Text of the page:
The Fem League features: Fern Edwards Part I

The Fem League features: Fern Edwards Part I

Photographer Fern Edwards on capturing a couple's unguarded moments.

By The Fem League | April 11, 2018 8 min read

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Forget making weird heart shapes with your hands Fern Edwards wants to capture the in-jokes and little quirks that make a couple’s relationship theirs. It may seem like a daunting task, but Fern’s start as a wedding photographer was no less formidable. Asked to photograph her mum and step dad’s wedding while still a student at art school, Fern’s candid, intimate photos ended up impressing more than the stilted family portraits taken by a professional photographer.

In the first instalment of our interview with Fern, we talked about capturing those memorable moments, the power of print, and what happened when she took part in a couple’s shoot herself.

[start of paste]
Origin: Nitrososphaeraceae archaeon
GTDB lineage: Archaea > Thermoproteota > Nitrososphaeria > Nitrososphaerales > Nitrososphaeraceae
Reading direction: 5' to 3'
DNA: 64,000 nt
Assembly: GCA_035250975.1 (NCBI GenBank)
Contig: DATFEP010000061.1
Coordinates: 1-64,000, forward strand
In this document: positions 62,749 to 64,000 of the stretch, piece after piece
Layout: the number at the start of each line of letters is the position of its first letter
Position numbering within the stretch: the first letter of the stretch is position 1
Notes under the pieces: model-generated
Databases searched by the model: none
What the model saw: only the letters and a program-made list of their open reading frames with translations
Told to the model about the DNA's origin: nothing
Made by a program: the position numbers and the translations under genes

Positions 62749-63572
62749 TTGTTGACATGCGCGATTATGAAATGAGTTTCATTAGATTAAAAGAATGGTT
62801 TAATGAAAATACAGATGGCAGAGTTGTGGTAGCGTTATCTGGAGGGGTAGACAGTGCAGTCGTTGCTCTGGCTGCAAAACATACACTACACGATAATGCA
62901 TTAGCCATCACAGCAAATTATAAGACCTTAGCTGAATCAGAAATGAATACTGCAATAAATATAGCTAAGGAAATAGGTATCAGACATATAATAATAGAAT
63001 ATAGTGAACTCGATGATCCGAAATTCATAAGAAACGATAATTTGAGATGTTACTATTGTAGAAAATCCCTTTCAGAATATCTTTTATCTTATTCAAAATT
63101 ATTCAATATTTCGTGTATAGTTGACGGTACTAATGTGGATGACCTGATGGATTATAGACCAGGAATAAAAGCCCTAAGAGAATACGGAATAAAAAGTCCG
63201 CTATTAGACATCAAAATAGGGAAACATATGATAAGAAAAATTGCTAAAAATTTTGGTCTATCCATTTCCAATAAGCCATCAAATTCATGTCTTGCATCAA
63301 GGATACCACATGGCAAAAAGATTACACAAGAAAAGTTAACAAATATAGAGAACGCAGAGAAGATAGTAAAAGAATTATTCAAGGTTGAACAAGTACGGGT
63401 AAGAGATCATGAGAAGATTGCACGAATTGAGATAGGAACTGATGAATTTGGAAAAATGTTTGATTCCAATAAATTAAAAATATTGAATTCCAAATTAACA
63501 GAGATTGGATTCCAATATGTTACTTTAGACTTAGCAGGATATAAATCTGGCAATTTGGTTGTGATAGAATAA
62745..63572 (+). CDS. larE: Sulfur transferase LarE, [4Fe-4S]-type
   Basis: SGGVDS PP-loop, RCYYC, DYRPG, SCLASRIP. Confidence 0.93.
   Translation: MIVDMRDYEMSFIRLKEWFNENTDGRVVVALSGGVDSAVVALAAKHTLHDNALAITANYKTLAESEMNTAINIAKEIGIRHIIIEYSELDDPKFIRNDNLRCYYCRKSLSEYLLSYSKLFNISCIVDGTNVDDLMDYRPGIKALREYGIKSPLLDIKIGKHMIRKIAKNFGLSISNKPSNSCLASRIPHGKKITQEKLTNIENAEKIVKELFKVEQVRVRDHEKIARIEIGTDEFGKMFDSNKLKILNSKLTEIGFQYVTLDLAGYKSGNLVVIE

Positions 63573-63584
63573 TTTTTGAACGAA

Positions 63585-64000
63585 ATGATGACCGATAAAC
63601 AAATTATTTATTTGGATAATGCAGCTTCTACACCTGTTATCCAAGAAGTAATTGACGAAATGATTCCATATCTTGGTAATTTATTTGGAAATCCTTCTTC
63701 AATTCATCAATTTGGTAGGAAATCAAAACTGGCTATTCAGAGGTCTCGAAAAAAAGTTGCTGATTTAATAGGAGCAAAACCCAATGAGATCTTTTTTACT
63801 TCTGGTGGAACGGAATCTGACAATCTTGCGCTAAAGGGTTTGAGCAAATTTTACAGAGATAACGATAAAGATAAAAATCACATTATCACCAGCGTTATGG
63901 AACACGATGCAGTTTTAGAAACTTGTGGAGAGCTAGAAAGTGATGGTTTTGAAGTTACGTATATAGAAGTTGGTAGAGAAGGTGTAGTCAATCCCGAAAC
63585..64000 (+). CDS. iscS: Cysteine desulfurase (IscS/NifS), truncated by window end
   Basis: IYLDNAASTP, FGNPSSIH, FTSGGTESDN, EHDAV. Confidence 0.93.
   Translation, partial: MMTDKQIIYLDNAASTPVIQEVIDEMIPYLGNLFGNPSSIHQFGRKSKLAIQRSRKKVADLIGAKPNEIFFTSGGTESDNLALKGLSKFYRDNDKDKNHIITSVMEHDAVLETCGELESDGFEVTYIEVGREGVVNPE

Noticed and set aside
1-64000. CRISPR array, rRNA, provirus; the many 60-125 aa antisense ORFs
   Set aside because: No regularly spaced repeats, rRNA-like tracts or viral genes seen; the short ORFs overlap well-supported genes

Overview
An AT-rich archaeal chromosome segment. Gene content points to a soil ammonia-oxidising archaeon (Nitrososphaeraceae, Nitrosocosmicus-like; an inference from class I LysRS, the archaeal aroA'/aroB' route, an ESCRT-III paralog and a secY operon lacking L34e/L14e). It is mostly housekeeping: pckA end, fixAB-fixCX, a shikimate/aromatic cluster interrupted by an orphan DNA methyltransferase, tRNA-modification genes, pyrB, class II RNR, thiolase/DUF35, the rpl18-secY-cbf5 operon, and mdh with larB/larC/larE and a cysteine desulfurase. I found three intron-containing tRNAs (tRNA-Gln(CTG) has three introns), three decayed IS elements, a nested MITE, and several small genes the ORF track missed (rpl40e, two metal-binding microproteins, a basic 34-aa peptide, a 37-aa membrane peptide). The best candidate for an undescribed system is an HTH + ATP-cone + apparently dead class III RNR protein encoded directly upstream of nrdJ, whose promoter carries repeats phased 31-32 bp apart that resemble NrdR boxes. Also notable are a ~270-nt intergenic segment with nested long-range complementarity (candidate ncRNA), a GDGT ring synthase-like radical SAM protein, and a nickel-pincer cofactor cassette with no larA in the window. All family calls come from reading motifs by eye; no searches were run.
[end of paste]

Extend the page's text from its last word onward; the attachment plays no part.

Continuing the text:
Is there anything, in particular, you do to get to know a couple before their wedding day?

Engagement shoots! They are this brilliant way of not just taking some photos but just to hang out with a couple. You get to see them in their own clothes and strip away all of that ‘wedding-i-ness’ just for a few hours.

I always say to the couples that are booking me, I know lots of beautiful places that we can go but if there is somewhere that you feel strongly drawn to let’s definitely go there. For that reason, I’ve done a few shoots at peoples homes. If they’ve built a life together and they’ve built a home together then why not just kill a couple hours, make some tea and have photos laughing on the couch.